AUSTIN (KXAN) — The view from Diana Melcer Whitson’s front door in north Austin is eye catching for what she said are all the wrong reasons.
“It’s just gotten worse,” Whitson said as she looked at the house across the street.
The front yard is filled with all kinds of oddities.
“Mannequins that need to be dressed,” she pointed out. “Vacant vehicles.”
And then there are the painted signs throughout the yard.
“It says, ‘Love thy neighbor, even if she is bat-s— crazy’”, Whitson read.
Whitson says neighbors in her community have been trying for years to get the owner to clean up. Austin Code Department records show eight complaints in the last three years.
A code department spokesperson described to KXAN Investigates a back-and-forth process where the owner would clean up sometimes to get in compliance and not act on other violation notices.
The code department even got a warrant to remove junk from the front and back yards, but the spokesperson said the owner kept collecting more stuff. After another code violation was posted on the property last October, the house caught fire early the very next morning.
The Austin Fire Department ruled the fire, which spread to the house next door, accidental, stating in a report a candle had fallen in the house, which had no electricity and “major hoarder conditions.”
Nearly six months later, what’s left of the house still stands.
“It should be torn down, but we’re waiting on the city,” Whitson said.
On the phone, the homeowner would not tell KXAN Investigator Mike Rush his plans for the property. Instead, he focused on his strained relationship with his neighbors.
“They don’t come straight to me and ask me my problems, or about issues,” said the homeowner.
Rush asked Whitson, “Do you feel that the city should have acted faster, that by now this should be gone?”
Whitson replied, “Oh, for sure. I mean. I think they’ve been dragging their feet quite a bit.”
Mary Johnson in east Austin knows the feeling. Two fourplexes caught fire in her neighborhood a year and a half ago. Just the slab is left for one that was destroyed, but the other, heavily damaged and unlivable, is still there. Both properties have become prolific junk piles.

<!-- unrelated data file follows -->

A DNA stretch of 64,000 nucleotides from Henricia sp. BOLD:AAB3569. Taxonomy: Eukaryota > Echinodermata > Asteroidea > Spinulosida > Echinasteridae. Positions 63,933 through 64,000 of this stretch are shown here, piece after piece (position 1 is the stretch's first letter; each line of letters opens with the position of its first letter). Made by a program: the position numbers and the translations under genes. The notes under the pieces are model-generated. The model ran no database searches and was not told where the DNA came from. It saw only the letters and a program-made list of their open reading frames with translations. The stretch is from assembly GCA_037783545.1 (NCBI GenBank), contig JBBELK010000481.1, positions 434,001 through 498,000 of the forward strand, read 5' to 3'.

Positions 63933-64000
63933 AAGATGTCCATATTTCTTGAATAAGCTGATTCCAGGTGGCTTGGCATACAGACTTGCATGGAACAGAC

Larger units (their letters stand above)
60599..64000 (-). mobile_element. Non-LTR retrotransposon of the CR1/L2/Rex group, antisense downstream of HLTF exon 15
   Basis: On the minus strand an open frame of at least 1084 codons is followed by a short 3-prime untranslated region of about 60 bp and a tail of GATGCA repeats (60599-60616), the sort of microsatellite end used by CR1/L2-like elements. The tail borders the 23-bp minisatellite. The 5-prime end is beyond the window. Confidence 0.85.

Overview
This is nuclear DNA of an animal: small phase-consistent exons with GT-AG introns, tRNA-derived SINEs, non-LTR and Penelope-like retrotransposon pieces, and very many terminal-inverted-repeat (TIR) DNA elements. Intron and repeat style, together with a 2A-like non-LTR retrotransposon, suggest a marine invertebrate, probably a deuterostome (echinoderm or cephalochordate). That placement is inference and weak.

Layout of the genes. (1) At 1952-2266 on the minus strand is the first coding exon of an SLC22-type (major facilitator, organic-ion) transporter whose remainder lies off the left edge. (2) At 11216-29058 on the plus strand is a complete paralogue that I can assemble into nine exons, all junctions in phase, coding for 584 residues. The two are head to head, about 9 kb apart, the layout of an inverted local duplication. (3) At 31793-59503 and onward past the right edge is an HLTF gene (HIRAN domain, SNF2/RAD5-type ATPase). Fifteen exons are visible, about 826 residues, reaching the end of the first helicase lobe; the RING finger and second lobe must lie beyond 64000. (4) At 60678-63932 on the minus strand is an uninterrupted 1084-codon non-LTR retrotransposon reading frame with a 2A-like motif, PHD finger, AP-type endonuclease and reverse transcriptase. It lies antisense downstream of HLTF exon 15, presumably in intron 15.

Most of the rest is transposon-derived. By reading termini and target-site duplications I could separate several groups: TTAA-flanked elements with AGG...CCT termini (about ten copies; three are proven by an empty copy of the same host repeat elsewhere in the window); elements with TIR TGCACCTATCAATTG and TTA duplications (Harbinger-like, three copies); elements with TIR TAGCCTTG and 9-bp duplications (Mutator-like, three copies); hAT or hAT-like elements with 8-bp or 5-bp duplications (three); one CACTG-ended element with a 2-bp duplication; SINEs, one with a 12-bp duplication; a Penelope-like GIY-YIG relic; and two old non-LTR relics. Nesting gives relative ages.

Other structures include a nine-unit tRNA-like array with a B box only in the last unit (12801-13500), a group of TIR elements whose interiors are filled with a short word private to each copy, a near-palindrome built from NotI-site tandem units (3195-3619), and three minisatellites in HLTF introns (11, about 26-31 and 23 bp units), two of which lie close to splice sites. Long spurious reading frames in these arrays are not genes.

“It looks like a dumpsite,” Johnson said. “That’s what we’re looking at, basically.”
City records show, between the two fourplexes, there have been 23 complaints since early 2021, with 12 of those in 2023 regarding the condition of the properties.
A couple bought both fourplexes after the fire. One of the owners told KXAN Investigates the delay is from what she considers red tape from the city and one of her employees dropping the ball on getting permits.
“Doesn’t offer me nothing because I’m here living with it,” Johnson said.
Johnson said she can’t understand why the city, with all the complaints, hasn’t acted faster to take control of the situation.
But her problem has some competition. According to Austin Code records, there are 4,532 active structure condition violations in the city since the beginning of 2021, although Austin Code does not designate which are related to fires.
The city’s Building and Standards Commission decides if the city moves forward with demolition, and it meets once a month.
In January, the members green-lighted the process to tear down the fourplex, but the property owner told KXAN Investigates she has since started working with the city to get permits to rebuild.
Soon after Investigator Mike Rush spoke with Johnson, the property owner had the area cleared and fenced. The owner said those steps were already in the works.
Johnson described the moment she saw it.
“I got on the phone. I called my sister, ‘Guess what? guess what?’ She said, “What happened?’ I said, ‘They’re cleaning it up.’” Johnson added, “I think KXAN made a great difference.”
As far as the north Austin house across from Whitson, the city’s Building and Standards Commission did vote on March 22 to approve a demolition order for the house, but it’s a process that can take up to eight months.
Speaking to the commission, the homeowner said he intends to clean up the yard as soon as possible and is trying to work with his insurance company to rebuild before the city tears the house down.